Only our trade union has retired members that are listened to. Unison has 170, 946 retired members. That would make it the 6th largest trade union if it was standing alone.

Branch activists who stop retired members being active has got to stop. Retired members are the living history and the future! Retired members have the equivalent of 12,000 years of TU experience between them. With the Anti- Trade Union Bill everything is under attack. The retired members are needed to help both stop the bill and to help on a practical level in branches particularly with getting members to sign up and transfer their DOCAS payments to direct debit.

Two generations in two world wars gave their lives for a fairer society and “welfare” was born. New labour was wrong! There is no middle ground. They should have listened to Aneurin Bevin’s observation that “ those who walk down the middle of the road get run over.” Our work has just begun, let us protect our union, our services and all that we believe in.

David Kippest thanked Dave for his speech and announced that he had been awarded an honorary degree from the Open University in respect of Unison’s work in Lifelong Learning. The session on motions then resumed.

Close of Business

The two motions we put forward from our delegation for consideration to go to next year’s NDC (National Delegate Conference) are Motion 5: Two Tier State Pensions and Motion 25: Never too  old to agitate, educate and organise.

Motion 5 -Two Tier State Pension

(National Retired Members Committee)

In April 2016 a new state retirement pension scheme will be introduced, trumpeted by this government as being much better and fairer for all. However, when you look at the details there are several discrepancies.

Existing pensioners, in receipt of the current state retirement pension, will not be entitled to receive the new level of basic state pension. Although the method of indexation will be the same for both old and new schemes i.e. the triple lock, the implementation will result in a widening of the financial gap between the two pension payments. This is because the higher amount under the triple lock will be applied to the whole of the new pension, whilst it will only apply to the basic element of the old scheme and will not be payable on SERPS, S2P, Graduated element etc. which makes up the balance of the old pension scheme.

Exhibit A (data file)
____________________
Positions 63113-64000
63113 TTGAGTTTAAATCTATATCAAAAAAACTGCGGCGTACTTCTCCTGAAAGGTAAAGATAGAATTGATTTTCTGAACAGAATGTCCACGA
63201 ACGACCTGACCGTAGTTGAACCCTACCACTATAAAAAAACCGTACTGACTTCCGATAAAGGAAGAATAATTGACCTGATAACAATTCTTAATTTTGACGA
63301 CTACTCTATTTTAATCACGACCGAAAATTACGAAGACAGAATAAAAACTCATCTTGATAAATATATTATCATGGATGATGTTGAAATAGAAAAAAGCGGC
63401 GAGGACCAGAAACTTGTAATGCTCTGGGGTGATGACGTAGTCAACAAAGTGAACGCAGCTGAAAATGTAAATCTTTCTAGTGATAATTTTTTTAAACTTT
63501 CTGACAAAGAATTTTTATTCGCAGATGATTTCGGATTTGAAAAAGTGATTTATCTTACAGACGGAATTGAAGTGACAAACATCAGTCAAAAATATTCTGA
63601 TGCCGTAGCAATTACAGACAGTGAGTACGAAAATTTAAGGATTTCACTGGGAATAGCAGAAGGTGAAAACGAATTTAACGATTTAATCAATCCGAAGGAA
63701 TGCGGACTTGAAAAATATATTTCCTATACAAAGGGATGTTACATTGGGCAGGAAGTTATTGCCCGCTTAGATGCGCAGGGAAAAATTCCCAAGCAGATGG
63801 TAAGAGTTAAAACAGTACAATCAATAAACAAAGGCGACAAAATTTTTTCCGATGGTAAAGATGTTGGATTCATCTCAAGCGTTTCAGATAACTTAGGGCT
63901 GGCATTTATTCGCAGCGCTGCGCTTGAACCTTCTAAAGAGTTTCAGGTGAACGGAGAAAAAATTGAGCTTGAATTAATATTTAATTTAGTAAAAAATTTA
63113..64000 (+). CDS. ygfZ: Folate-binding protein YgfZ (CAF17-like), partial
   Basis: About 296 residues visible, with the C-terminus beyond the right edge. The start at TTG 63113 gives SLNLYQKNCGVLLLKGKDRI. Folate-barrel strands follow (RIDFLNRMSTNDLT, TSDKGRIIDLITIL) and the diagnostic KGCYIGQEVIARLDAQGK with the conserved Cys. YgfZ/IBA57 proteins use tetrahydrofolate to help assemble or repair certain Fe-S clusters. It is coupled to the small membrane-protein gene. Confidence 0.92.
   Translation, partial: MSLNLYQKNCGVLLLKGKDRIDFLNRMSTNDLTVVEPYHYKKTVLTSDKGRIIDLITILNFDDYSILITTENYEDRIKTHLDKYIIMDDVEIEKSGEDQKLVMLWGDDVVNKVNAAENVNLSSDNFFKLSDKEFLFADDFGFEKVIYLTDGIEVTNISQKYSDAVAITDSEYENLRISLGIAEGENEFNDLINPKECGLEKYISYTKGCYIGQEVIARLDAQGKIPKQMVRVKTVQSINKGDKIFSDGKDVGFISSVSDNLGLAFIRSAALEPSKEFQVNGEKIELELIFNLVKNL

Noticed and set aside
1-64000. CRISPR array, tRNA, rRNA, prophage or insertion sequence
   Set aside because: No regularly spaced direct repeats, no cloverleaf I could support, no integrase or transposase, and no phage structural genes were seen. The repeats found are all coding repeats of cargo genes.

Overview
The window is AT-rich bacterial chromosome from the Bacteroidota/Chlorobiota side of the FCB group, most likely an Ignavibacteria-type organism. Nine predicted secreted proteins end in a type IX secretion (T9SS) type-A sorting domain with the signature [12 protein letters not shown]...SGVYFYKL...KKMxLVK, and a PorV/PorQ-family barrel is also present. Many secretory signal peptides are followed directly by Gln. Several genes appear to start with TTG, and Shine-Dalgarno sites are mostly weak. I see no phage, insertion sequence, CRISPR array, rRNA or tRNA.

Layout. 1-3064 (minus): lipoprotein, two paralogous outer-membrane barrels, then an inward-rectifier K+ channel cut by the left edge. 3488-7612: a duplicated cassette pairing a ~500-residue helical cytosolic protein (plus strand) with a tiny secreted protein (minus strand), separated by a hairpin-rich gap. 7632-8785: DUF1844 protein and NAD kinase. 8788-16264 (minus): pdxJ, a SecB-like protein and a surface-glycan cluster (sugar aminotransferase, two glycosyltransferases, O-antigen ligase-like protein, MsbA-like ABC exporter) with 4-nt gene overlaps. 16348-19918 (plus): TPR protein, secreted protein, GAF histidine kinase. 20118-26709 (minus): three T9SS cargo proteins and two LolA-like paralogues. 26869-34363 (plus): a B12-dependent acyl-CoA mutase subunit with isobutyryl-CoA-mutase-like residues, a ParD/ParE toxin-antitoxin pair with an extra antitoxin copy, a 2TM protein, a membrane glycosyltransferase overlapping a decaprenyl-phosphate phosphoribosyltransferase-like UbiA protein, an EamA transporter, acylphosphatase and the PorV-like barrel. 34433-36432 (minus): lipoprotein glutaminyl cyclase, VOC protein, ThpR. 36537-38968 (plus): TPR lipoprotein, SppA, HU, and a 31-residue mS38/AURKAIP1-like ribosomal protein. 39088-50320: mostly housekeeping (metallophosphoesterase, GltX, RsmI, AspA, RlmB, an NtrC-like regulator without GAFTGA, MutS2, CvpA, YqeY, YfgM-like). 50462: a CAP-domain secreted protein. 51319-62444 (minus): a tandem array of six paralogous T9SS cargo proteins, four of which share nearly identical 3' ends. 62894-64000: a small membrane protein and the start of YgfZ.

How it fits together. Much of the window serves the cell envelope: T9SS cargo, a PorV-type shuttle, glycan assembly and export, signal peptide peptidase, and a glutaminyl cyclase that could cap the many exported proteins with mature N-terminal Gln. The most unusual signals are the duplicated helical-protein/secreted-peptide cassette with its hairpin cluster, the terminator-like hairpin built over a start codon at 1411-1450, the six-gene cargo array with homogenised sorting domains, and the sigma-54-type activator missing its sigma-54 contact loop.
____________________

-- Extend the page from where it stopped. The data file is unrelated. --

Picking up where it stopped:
The motion calls on the National Retired Members’ Committee and the National Executive Council to campaign to right the injustice of a two tier state pension scheme and to ensure that the application of the method of indexation applies equally to both old and new state pensions.

Motion 25 – Never too old to Agitate, Educate and Organise

(Wolverhampton General)

The motion noted that over 65’s are a growing proportion of society and that this will have an impact on trade unions in a number of ways. The movers of the motion argued that trade unions must get better at engaging with older people and that Unison, with the largest and best organised trade union retired member’s section in the UK, is well placed to take a lead.

They therefore called on the National Retired Member’s Committee and (if necessary) the National Executive Council to do the following:

To ensure Unison’s ‘Charter for Older People’ is kept up to date and made widely available as a key piece of material to promote Unison to retired members, other older members and older people more widely.

Produce a regular electronic bulletin to keep members informed of campaigns, resources, research etcetera which Branch retired Members’ Groups can include in their programmes and members can take to other pensioners’ organisations.

Discuss with the Labour Link National Committee whether issues affecting older people get enough of its attention and if there appears to be a problem, how to overcome it.

Share information with other trade unions, seek to work together, raise appropriate matters with the Trades Union Congress (TUC) and re-raise the need for the TUC to develop a stronger pensioners’ organisation.

Consult the Regional Retired Members’ Committee in Wales, Northern Ireland and Scotland to discuss how their circumstances differ from those in England and how these points can be adapted in their respective regions.

We chose these motions from the selection put forward because we considered these would still be relevant at the time of the next NDC.